Gianfranco Gorgoni, Robert Smithson’s Spiral Jetty, Rozel Point, Great Salt Lake, Utah, 1970 (1970/2013) Photograph © Estate of Gianfranco Gorgoni; Artwork from the Collection of Dia Art Foundation; Artwork © Holt/Smithson Foundation and Dia Art Foundation / VAGA at Artists Rights Society (ARS), NY

The book includes Gorgoni's experience of documenting the work of Robert Smithson:

“We were in Utah, in a small town, where Bob was making Spiral Jetty out on the salt flats. Bob was pretty strange looking—always in black; I had long hair; and all of us were pretty dirty. [...] In 1973 Smithson died when the small plane he was in crashed on the site of his Amarillo Ramp. There were three people in the plane, and one of them was a photographer. Right after that Artforum sent me down to take pictures of the Ramp. There were still parts of the airplane lying on the ground. I took a look, and I realised you couldn’t photograph a piece that size from the ground; you had to have an aerial view. They looked at me funny when I said I wanted to go up, but I said, ‘This piece already took the lives of three people. It isn’t going to get me.’”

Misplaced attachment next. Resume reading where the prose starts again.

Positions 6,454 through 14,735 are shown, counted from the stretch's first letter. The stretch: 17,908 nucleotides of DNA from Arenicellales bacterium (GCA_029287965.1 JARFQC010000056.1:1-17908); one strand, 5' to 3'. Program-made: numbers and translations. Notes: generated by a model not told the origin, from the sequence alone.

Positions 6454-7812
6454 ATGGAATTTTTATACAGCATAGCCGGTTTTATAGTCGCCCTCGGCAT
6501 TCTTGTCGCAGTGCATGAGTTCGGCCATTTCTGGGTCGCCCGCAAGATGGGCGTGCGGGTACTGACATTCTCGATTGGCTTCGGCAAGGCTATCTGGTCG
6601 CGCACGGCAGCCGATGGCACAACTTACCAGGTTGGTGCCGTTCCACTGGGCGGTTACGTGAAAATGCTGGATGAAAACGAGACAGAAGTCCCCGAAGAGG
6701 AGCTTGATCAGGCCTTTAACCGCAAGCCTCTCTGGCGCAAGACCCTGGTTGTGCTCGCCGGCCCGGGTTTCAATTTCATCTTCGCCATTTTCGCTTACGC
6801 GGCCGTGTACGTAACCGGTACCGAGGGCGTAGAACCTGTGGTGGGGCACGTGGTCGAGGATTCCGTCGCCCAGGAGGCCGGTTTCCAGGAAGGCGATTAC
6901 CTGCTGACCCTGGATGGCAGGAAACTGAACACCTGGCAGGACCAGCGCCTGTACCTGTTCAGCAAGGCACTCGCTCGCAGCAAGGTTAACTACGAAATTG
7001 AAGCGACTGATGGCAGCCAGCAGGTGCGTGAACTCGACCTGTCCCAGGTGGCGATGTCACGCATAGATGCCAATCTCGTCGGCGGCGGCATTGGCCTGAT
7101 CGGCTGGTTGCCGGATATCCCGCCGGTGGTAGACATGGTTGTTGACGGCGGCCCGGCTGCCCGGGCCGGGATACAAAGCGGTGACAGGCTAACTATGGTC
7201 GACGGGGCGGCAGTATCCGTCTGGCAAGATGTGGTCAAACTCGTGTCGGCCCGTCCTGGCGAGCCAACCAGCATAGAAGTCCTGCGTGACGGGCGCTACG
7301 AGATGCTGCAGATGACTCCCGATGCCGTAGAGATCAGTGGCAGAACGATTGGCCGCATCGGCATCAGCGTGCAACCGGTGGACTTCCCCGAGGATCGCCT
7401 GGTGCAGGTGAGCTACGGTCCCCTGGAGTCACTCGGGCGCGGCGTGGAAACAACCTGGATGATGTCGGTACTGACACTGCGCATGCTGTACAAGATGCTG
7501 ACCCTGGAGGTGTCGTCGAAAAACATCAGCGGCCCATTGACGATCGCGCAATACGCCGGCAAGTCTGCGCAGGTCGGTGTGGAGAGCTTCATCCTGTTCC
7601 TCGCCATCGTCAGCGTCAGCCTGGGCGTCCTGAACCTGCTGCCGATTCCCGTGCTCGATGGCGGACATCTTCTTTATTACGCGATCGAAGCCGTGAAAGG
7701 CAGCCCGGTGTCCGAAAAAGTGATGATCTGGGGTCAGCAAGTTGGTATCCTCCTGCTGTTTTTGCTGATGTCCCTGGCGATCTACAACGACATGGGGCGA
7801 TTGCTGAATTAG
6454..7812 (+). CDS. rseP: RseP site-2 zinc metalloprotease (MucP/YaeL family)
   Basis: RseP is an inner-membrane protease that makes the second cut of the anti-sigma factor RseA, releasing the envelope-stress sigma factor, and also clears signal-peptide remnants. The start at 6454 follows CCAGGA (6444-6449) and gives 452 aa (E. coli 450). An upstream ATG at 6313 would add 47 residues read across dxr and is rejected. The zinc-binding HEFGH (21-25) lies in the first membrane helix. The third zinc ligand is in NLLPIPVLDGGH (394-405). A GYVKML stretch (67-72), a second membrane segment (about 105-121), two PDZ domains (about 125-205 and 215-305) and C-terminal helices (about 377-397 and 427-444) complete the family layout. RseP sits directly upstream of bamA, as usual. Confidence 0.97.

• Gianfranco Gorgoni: Land Art Photographs, Ann M. Wolfe, Germano Celant, and William L. Fox,